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Industry boss slams government for ‚Äėgrandstanding‚Äô on rent issues

HomeLet and Let Alliance’s chief executive Andy Halstead has called for less “government grandstanding” and more direct action to recognise the crisis in the private rental sector. 

He says rental income should be recognised as business income in a bid to ease the mounting pressure on all parties within the sector. His words come in the wake of the latest HomeLet Rental Index, which reveals that the average UK rent has increased by a further +0.9% compared to February.

Halstead saus: “Rent remains high, demand is strong, and supply remains limited. These indicators do not look like moving significantly for the foreseeable future. 

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“Professional letting agents have the dual challenge of delivering acceptable yields to their landlord customers and delivering sustainable profits for their businesses. Continued government grandstanding and indecision are making life difficult for all stakeholders in the private rental sector.

“Until landlords’ rental income is recognised as business income rather than earned income for tax purposes, the stress on individual private landlords and their tenants is likely to continue. It has never been more important for landlords to benefit from the services of professional letting agents, who take the steps to mitigate the risks that individuals face when renting an investment property.”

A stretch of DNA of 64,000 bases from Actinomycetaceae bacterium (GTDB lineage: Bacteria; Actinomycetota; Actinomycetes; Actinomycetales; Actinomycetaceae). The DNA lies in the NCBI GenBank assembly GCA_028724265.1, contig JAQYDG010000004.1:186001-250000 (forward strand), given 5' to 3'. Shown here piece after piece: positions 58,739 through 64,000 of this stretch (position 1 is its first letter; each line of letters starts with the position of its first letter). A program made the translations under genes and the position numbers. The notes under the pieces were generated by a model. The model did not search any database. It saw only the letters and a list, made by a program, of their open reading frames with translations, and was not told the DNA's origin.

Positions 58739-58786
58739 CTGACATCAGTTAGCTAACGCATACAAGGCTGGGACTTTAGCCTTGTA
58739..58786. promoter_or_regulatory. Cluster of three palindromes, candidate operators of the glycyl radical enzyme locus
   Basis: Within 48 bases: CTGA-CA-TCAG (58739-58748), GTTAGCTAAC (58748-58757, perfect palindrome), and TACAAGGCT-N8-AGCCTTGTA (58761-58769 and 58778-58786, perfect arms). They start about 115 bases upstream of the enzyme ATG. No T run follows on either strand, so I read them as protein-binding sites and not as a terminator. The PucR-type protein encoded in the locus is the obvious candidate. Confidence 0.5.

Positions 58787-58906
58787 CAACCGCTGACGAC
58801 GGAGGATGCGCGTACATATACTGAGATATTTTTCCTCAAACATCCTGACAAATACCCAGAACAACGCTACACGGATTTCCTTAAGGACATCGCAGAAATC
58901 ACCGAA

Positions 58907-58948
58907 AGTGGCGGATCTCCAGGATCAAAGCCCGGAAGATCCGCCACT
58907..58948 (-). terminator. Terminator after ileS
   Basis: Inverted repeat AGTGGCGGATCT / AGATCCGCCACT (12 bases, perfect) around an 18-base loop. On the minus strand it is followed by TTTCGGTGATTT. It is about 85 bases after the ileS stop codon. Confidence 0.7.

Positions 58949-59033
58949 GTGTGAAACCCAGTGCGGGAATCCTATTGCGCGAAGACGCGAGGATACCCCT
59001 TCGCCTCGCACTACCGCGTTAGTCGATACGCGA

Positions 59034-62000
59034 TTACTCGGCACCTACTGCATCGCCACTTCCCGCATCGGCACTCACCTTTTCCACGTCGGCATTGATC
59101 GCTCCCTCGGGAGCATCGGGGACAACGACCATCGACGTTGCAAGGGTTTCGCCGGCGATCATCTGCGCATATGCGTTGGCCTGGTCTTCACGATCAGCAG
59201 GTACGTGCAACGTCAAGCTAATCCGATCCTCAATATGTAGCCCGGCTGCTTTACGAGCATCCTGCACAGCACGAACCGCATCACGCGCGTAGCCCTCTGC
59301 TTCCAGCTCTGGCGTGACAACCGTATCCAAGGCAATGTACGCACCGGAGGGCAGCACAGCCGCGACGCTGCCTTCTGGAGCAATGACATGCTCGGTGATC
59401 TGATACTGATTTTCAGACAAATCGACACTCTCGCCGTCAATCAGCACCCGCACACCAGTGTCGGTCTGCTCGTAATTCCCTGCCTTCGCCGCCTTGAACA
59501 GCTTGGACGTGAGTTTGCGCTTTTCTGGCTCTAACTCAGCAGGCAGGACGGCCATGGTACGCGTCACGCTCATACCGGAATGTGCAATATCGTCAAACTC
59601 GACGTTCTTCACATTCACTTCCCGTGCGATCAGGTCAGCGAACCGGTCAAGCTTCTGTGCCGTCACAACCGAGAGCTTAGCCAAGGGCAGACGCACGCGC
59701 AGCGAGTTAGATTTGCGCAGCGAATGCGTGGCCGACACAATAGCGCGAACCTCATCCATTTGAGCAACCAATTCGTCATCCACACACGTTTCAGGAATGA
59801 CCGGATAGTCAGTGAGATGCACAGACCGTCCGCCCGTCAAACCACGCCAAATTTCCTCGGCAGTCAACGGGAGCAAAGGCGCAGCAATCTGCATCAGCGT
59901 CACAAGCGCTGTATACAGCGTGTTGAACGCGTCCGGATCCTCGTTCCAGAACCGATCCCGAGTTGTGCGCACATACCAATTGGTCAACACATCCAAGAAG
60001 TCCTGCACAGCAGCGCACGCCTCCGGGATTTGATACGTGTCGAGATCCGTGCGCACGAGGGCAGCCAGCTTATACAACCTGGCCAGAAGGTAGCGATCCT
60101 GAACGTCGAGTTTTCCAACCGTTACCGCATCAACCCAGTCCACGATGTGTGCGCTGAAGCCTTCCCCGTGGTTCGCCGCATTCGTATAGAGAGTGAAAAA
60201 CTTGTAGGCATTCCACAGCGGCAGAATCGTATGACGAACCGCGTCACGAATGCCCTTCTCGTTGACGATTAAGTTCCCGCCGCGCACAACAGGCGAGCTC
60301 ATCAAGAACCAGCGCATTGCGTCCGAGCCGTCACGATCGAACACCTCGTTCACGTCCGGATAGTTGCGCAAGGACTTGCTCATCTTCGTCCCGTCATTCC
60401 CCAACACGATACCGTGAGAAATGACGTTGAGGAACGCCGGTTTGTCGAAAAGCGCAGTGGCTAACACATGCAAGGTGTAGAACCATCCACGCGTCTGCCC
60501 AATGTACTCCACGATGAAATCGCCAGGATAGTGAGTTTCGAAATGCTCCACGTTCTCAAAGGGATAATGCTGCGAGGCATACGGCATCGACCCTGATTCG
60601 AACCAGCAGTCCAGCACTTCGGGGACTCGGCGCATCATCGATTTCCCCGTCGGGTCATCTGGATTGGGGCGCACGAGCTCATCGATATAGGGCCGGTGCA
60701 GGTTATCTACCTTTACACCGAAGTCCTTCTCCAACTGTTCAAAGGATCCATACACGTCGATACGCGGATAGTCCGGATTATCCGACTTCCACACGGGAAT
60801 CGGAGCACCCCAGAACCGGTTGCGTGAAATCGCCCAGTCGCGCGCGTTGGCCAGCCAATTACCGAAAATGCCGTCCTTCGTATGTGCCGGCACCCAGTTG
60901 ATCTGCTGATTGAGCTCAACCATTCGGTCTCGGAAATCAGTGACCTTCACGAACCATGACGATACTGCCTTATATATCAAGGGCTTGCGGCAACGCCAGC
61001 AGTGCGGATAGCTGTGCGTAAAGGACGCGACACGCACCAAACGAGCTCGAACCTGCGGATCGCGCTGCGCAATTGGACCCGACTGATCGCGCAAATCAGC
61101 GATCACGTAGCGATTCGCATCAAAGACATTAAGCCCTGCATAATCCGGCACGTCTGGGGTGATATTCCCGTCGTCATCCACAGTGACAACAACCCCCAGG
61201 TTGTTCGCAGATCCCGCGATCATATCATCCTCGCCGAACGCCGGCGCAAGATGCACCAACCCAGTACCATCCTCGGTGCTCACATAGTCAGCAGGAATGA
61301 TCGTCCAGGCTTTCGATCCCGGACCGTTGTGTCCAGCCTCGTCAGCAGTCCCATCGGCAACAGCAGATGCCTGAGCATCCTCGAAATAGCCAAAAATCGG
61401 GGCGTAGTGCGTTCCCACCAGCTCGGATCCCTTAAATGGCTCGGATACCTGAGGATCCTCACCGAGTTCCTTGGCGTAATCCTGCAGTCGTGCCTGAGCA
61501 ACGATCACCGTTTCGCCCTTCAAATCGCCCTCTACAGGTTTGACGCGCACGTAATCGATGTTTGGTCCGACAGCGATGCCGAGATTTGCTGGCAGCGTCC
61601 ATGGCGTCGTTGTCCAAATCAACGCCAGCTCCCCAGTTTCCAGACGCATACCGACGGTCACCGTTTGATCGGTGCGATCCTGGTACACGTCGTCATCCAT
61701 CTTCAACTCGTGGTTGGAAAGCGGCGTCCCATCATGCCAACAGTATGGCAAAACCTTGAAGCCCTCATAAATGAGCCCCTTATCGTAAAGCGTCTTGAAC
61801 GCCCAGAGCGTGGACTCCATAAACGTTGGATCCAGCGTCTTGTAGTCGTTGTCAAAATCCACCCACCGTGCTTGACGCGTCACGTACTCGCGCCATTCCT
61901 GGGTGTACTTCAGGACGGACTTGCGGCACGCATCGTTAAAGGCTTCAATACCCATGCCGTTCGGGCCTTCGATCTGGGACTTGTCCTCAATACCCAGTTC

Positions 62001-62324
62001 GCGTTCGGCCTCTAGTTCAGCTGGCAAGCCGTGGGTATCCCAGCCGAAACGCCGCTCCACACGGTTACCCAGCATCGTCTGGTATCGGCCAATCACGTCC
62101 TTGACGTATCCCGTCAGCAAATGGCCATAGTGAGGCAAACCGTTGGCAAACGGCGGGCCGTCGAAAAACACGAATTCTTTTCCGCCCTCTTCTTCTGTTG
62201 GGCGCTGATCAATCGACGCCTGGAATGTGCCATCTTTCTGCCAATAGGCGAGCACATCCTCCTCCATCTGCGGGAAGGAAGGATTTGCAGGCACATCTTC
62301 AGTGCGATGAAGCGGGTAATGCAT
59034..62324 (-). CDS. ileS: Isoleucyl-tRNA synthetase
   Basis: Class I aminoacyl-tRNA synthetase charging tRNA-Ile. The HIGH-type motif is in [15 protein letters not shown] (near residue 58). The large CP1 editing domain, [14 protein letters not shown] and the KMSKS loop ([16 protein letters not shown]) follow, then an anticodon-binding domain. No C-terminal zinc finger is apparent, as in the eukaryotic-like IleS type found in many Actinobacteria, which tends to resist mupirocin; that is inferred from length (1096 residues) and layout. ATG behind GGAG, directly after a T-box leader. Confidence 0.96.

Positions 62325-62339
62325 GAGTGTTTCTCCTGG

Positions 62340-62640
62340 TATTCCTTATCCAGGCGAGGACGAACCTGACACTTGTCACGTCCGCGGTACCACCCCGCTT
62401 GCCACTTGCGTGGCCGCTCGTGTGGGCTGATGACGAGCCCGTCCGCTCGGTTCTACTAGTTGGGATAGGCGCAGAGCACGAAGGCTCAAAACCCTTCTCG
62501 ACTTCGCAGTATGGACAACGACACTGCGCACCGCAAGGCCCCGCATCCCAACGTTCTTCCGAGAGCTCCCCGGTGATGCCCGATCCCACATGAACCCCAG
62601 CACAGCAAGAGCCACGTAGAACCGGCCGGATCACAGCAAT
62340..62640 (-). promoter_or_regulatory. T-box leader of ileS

For March, the HomeLet data reveals that UK rents rose by a further 0.9% on average compared to the previous month, meaning tenants are now paying £11 more each month compared to February.

The North East and Yorkshire and the Humber witnessed the biggest month-on-month increases at 2.1% and 2.0% respectively. That equates to an extra £14 pcm and £17 pcm. With average monthly rental prices reaching £2,102 in Greater London, even a more modest increase of 1.5% amounts to an extra £32 pcm.

Halstead adds: “Although some areas of the UK have witnessed a marginal decrease in rental prices since February, the vast majority of regions have experienced yet another price increase in the space of a month.

“That means that, on average, tenants are paying an extra £11 a month compared to February alone. That might not sound like much but when you consider that rental prices are now 7.52% higher than they were in March 2023, every subsequent monthly increase puts added pressure on tenants’ budgets. There is a very simple solution to this situation and that is to ensure landlords are taxed fairly.”

Further findings from the HomeLet Rental Index indicate that UK average rent is up 7.52% year—on-year, with Wales and the East Midlands the only regions to enjoy rent decreases this month, with figures falling by 0.4 and 0.1% respectively.

The highest annual rent variance was in the West Midlands, with rental prices now 9.02% higher annually. The lowest annual variance was recorded in Wales, with tenants paying 4.84% more than in March 2023.

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